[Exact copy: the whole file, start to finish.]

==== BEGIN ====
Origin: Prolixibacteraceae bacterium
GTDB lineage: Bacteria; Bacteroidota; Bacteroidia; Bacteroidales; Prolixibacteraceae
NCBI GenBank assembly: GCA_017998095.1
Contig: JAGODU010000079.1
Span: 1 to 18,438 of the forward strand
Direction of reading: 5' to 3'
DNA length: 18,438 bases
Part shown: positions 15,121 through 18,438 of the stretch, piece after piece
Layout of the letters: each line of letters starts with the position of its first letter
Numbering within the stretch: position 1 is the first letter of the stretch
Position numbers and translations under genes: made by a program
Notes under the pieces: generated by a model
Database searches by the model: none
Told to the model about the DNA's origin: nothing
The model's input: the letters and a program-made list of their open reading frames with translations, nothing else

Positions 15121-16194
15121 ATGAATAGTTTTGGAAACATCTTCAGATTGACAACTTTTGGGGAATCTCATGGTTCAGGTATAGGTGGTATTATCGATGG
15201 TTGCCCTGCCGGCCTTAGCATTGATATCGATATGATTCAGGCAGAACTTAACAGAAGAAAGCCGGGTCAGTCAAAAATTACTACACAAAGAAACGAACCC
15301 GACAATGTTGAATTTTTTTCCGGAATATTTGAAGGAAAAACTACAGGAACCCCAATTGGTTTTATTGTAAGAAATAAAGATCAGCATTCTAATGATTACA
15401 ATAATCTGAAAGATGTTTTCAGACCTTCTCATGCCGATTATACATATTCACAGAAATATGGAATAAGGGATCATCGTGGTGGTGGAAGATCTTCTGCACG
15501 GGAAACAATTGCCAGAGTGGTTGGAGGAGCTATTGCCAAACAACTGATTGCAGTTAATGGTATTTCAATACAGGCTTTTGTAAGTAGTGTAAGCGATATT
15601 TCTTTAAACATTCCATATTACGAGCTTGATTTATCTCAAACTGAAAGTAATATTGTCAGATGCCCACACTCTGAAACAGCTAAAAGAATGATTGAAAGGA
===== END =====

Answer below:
Origin: Prolixibacteraceae bacterium
GTDB lineage: Bacteria; Bacteroidota; Bacteroidia; Bacteroidales; Prolixibacteraceae
NCBI GenBank assembly: GCA_017998095.1
Contig: JAGODU010000079.1
Span: 1 to 18,438 of the forward strand
Direction of reading: 5' to 3'
DNA length: 18,438 bases
Part shown: positions 15,121 through 18,438 of the stretch, piece after piece
Layout of the letters: each line of letters starts with the position of its first letter
Numbering within the stretch: position 1 is the first letter of the stretch
Position numbers and translations under genes: made by a program
Notes under the pieces: generated by a model
Database searches by the model: none
Told to the model about the DNA's origin: nothing
The model's input: the letters and a program-made list of their open reading frames with translations, nothing else

Positions 15121-16194
15121 ATGAATAGTTTTGGAAACATCTTCAGATTGACAACTTTTGGGGAATCTCATGGTTCAGGTATAGGTGGTATTATCGATGG
15201 TTGCCCTGCCGGCCTTAGCATTGATATCGATATGATTCAGGCAGAACTTAACAGAAGAAAGCCGGGTCAGTCAAAAATTACTACACAAAGAAACGAACCC
15301 GACAATGTTGAATTTTTTTCCGGAATATTTGAAGGAAAAACTACAGGAACCCCAATTGGTTTTATTGTAAGAAATAAAGATCAGCATTCTAATGATTACA
15401 ATAATCTGAAAGATGTTTTCAGACCTTCTCATGCCGATTATACATATTCACAGAAATATGGAATAAGGGATCATCGTGGTGGTGGAAGATCTTCTGCACG
15501 GGAAACAATTGCCAGAGTGGTTGGAGGAGCTATTGCCAAACAACTGATTGCAGTTAATGGTATTTCAATACAGGCTTTTGTAAGTAGTGTAAGCGATATT
15601 TCTTTAAACATTCCATATTACGAGCTTGATTTATCTCAAACTGAAAGTAATATTGTCAGATGCCCACACTCTGAAACAGCTAAAAGAATGATTGAAAGGA